Today may just go down in history as one of the greatest days in the history of organised sport – Quidditch has been given its own Premier League.
The game, originally invented by JK Rowling in her Harry Potter novels, is played by characters on flying broomsticks who aim to shoot balls through hoops suspended hundreds of feet in the air.
In its real-world imagining, however, players must hold a broom between their legs as they run, while the hoops are a great deal closer to the ground.
The sport was first codified by two college students in Vermont back in 2005, but has now grown to have an international player base of over 20,000 across 25 countries. The sport is particularly popular in colleges and university across the United Status. There’s even a fiercely contest Quidditch World Cup, which is played biannually. In July, Australia were crowned the victors.
The rules stick as faithfully as possible to those of the Harry Potter universe. Seven players take to the field on each team: a keeper, who protects the hoop-like goals; three chasers, who attempt to throw a ‘quaffle’ (here, a half deflated volleyball) through the hoops; two beaters, who throw dodgeball ‘bludgers’ at the opposing team in an attempt to de-rail them; and one seekere, whose job it is to catch the infamous golden ‘snitch’. In this version, the snitch is a tennis ball inside a sock, attached to the shorts of an agile and cheeky player called the snitch runner.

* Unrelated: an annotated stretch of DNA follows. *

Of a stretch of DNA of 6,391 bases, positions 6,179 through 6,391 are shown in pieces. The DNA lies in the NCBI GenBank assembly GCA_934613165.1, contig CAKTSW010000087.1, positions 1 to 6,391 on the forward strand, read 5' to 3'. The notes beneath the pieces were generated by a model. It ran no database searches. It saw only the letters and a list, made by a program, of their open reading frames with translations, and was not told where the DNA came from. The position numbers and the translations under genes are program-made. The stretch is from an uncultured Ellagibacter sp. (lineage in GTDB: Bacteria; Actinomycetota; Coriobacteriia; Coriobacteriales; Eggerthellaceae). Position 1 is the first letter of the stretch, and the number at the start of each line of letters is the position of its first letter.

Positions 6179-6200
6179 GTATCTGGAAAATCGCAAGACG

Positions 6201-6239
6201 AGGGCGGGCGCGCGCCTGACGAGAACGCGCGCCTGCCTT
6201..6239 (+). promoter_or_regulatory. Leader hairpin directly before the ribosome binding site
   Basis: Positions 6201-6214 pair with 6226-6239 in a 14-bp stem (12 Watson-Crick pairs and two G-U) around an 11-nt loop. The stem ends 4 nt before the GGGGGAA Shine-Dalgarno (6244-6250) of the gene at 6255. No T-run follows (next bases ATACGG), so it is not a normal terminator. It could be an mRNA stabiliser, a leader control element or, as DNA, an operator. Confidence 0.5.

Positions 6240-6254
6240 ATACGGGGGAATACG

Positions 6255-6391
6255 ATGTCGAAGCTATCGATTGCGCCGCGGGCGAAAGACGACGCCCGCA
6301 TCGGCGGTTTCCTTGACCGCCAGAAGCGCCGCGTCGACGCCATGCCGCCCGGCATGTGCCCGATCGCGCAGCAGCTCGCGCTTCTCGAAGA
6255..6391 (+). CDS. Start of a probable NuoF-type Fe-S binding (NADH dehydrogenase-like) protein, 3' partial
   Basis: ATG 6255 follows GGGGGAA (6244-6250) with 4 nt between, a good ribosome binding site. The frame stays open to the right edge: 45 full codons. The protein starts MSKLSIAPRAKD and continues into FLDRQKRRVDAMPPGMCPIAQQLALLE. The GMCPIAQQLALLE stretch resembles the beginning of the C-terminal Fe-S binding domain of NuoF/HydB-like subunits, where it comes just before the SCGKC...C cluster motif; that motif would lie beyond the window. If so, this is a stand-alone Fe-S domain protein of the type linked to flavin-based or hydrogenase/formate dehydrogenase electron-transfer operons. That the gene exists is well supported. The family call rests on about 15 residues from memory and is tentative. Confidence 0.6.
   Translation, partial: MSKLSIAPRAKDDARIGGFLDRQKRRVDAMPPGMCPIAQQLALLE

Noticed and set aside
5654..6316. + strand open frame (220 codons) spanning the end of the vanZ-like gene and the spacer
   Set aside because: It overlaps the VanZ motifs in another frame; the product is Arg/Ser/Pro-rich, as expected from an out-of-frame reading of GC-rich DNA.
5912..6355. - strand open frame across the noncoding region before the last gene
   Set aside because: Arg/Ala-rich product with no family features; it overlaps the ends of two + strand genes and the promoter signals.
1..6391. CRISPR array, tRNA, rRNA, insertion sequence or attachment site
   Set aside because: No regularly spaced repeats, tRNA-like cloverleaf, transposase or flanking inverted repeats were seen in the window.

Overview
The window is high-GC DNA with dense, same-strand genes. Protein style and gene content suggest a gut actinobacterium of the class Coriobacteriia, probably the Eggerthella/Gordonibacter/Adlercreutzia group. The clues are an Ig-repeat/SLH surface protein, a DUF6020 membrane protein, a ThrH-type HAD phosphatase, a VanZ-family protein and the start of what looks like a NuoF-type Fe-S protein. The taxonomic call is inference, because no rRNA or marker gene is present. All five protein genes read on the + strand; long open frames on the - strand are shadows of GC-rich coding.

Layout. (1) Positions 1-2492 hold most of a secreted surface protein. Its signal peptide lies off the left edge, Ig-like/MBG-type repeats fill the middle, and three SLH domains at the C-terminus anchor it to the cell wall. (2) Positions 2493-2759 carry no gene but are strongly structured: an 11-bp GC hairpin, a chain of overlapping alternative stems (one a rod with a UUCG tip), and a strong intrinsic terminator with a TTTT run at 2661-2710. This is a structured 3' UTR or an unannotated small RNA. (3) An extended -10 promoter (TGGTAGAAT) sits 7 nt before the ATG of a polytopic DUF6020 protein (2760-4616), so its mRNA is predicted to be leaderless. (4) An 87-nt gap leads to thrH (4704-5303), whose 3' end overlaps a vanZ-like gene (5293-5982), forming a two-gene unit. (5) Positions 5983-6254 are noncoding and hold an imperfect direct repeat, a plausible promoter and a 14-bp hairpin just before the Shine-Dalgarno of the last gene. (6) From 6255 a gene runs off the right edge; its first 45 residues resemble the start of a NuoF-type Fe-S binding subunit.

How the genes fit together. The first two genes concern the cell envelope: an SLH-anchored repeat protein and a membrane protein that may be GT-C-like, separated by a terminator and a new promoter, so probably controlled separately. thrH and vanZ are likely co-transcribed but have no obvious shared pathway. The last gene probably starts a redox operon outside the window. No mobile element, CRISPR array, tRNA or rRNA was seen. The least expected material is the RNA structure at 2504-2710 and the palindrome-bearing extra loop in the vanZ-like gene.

The new UK Quidditch Premier Leage will begin in May and play through to August. The inaugural season will be made up of eight team from around the country, representing a different region and its history.
“The Quidditch Premier League is such an exciting opportunity and development,” said director Jack Lennard. “It’s an opportunity for the sport to grow and gain prestige. It’s an opportunity for players to compete at the highest level. And, most importantly, it’s an opportunity for more people in more places to find out about this incredible sport.”
According to organisers of the UK’s Quidditch Premier League, it is also the most progressive sport in the world when it comes to gender inclusivity, because there can be a maximum of only four players of the same gender per team on the pitch at any time.
Here’s the league’s full lineup:
The London Monarchs – after the residing Royal Family in the capital
The Southwest Broadside – after the seafaring and piratical history in the area
The Southeast Knights – after the legacy of the Battle of Hastings
The Eastern Mermaids – after the many ‘drowned cities’ off the eastern coast
The Northern Watch – after the iconic Hadrian’s Wall
The Yorkshire Roses – after the region’s famous symbol
The East Midlands Archers – after the legend of Robin Hood
The West Midlands Revolution – after the heritage of the Industrial Revolution